Playboy decision could protect ads

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The Supreme Court's decision overturning a curb on the Playboy TV Network could have a significant impact on other attempts by the government to regulate content and advertising on TV and the Internet.

First Amendment and advertising lawyers said last week's 5-4 decision in favor of Playboy Entertainment Group could make it more difficult for Congress to impose limits on "violent" programming and could also affect advertising law, forcing the government to go further to prove its curbs could not be more narrowly drawn.

"It reaffirms that the mere indication that children can be affected does not mean laws don't have to withstand First Amendment scrutiny," said Dan Troy, a Washington attorney who has handled a number of First Amendment cases.

The high court decision on May 22 struck down a provision of the 1996 Telecommunications Act that required cable companies that were unable to fully block access to adult-oriented channels--including Playboy's Playboy Channel and Spice--to limit such channels' availability to between 10 p.m. and 6 a.m.

Enacted when few cable companies offered digital cable boxes, the legislation put forth by Sen. Diane Feinstein (D., Calif.) aimed at overcoming "signal bleed," a problem with inadequately scrambled system signals that allowed kids to catch momentary glances of adult programming.

Playboy, which challenged the law, argued that it unconstitutionally restricted free speech.


The high court majority opinion, written by Justice Anthony M. Kennedy, said the law had the effect of turning off the channels for adults for two-thirds of the day, including times when adults were most likely to view them, and in effect was a ban on free speech.

The court said the government had not adequately proved that less extreme measures were not available.

"To prohibit this much speech is a significant restriction of communication . . . which enjoys First Amendment protection," Justice Kennedy wrote. "It is of no moment that the statute does not impose a complete prohibition. . . . The government's content-burdens must satisfy the same rigorous scrutiny as its content-based bans."

"Even where speech alone is indecent and enters the home, the objective of shielding children does not suffice to support a blanket ban if the protection can be accomplished by a less restrictive alternative."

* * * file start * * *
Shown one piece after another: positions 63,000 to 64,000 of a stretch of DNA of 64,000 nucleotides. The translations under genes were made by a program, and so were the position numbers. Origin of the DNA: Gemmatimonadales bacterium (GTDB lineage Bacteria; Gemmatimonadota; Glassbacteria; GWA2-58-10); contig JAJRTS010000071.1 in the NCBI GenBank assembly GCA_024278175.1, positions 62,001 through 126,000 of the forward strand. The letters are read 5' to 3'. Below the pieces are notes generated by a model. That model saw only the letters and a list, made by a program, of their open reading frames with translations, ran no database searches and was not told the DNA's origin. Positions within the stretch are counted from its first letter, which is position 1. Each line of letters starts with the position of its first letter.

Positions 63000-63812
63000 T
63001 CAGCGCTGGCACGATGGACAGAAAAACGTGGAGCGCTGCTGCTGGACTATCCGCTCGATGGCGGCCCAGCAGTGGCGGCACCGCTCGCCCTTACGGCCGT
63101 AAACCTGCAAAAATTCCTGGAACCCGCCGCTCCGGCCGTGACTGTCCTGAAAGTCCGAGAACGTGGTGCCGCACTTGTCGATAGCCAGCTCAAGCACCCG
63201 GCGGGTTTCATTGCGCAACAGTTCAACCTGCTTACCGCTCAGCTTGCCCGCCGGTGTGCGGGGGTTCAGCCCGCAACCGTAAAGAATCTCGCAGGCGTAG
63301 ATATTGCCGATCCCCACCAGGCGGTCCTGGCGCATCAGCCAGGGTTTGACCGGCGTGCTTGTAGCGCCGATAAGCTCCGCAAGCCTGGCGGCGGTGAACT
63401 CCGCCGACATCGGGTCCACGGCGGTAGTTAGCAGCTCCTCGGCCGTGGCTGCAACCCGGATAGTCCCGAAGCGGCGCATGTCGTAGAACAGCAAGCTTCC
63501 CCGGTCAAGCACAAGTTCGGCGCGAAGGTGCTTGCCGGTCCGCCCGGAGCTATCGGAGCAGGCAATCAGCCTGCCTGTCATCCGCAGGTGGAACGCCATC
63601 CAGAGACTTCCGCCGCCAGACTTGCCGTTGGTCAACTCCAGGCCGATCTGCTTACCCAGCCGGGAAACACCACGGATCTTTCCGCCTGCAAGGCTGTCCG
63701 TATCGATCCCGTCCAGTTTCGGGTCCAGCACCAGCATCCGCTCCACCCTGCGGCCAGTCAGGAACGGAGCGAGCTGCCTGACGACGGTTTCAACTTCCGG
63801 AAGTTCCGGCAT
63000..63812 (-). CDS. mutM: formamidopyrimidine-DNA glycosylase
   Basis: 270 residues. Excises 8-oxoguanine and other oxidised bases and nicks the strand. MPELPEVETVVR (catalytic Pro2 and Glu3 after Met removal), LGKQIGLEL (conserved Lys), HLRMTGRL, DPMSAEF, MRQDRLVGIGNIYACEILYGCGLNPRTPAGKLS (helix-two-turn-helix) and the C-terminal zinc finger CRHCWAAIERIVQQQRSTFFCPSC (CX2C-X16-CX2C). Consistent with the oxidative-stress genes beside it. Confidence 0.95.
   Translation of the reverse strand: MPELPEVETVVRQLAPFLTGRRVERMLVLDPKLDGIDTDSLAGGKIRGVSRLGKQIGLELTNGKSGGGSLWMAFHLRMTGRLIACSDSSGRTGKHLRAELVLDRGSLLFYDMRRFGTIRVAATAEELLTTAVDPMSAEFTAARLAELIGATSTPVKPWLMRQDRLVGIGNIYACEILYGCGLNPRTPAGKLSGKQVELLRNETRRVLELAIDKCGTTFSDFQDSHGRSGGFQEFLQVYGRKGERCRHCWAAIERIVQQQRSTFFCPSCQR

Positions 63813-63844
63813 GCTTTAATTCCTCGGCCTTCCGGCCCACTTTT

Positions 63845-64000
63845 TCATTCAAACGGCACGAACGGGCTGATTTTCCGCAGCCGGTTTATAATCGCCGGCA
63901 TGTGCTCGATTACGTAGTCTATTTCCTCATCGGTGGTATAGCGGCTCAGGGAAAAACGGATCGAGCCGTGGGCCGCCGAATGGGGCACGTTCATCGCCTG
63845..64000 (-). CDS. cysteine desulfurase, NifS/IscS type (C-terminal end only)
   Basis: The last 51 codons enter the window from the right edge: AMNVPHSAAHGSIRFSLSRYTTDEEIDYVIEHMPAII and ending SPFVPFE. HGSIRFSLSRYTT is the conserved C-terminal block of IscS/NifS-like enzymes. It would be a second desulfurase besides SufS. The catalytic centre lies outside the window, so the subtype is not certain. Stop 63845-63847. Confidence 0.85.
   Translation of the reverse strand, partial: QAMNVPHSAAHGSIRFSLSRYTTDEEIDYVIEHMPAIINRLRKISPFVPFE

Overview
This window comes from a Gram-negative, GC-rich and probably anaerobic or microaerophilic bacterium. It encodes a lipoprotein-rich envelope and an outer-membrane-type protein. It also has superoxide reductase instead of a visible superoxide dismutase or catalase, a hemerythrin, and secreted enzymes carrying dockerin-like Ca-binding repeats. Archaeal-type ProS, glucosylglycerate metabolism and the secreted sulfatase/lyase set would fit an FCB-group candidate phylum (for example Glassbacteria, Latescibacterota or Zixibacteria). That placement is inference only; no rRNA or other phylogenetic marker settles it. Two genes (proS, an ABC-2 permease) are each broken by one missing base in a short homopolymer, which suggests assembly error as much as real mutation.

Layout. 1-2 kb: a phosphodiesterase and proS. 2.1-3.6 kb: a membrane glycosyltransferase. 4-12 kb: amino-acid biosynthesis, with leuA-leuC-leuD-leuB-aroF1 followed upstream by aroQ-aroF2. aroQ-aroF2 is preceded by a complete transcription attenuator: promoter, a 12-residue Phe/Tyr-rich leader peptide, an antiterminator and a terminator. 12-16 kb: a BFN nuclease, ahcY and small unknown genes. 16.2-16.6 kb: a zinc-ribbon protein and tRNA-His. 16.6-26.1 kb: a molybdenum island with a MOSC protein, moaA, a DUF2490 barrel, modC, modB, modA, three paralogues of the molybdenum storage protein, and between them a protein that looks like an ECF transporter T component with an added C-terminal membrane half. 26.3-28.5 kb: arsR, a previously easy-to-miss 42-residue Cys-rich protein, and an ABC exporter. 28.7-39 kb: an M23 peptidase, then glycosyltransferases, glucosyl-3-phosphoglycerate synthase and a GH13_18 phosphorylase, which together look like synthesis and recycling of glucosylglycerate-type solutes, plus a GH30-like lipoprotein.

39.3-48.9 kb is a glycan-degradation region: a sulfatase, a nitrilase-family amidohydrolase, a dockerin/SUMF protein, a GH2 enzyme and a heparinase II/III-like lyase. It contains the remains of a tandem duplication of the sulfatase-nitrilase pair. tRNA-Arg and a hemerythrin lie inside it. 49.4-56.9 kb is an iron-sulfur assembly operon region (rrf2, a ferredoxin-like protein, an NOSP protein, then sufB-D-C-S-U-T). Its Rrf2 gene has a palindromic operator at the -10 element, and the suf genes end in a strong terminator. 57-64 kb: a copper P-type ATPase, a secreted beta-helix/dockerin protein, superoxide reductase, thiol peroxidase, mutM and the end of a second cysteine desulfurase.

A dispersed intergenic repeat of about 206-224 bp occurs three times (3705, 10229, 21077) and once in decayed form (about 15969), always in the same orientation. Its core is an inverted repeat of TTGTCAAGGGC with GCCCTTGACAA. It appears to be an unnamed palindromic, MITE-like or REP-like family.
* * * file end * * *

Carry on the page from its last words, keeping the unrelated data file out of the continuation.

Justice Kennedy said courts also should be careful in looking at government claims that a broad curb of speech is needed.

"A court should not assume a plausible, less restrictive alternative would be ineffective; and a court should not presume parents, given full information, will fail to act," he wrote.

Advertising and First Amendment lawyers said those statements make the Playboy case one of the court's clearest on First Amendment law. The majority comments, together with a dissenting minority opinion, gives clear guidance to lower courts, they said.

"It is one of the most important First Amendment cases," said Robert Corn-Revere, a Washington First Amendment lawyer who represented Playboy. "The points of view in the court are crystal clear, and there is no ambiguity about what the majority held.

"This case speaks to the level of proof that is necessary before the government can restrict speech."

Cameron DeVore, a Seattle First Amendment lawyer, said the case is important because the court lessened any distinction between various categories of speech.

"It applies general First Amendment principles to all speech," he said. "The majority of the court is not going to compartmentalize speech. It raises the bar . . . in a way that seems to apply to all content-based restrictions."


Dan Jaffe, exec VP of the Association of National Advertisers, said the case has some immediate effects, putting in doubt attempts to bring back TV's "family hour" through legislation and, perhaps, attempts to limit Internet content.

"What the case clearly states is where the viewer can protect himself, the court is going to support that type of approach," Mr. Jaffe said.

Mr. Jaffe said it may also prevent the government from blocking Internet content unless the government can show that various computer blocking programs do not work.

Mr. Troy suggested the court has again said that there is no exception to the First Amendment for so-called vice-oriented speech and further that the government cannot just say a problem exists.

"The government must present more than anecdote and supposition. Essentially they have got to prove a problem [exists]," he said.

Copyright May 2000, Crain Communications Inc.

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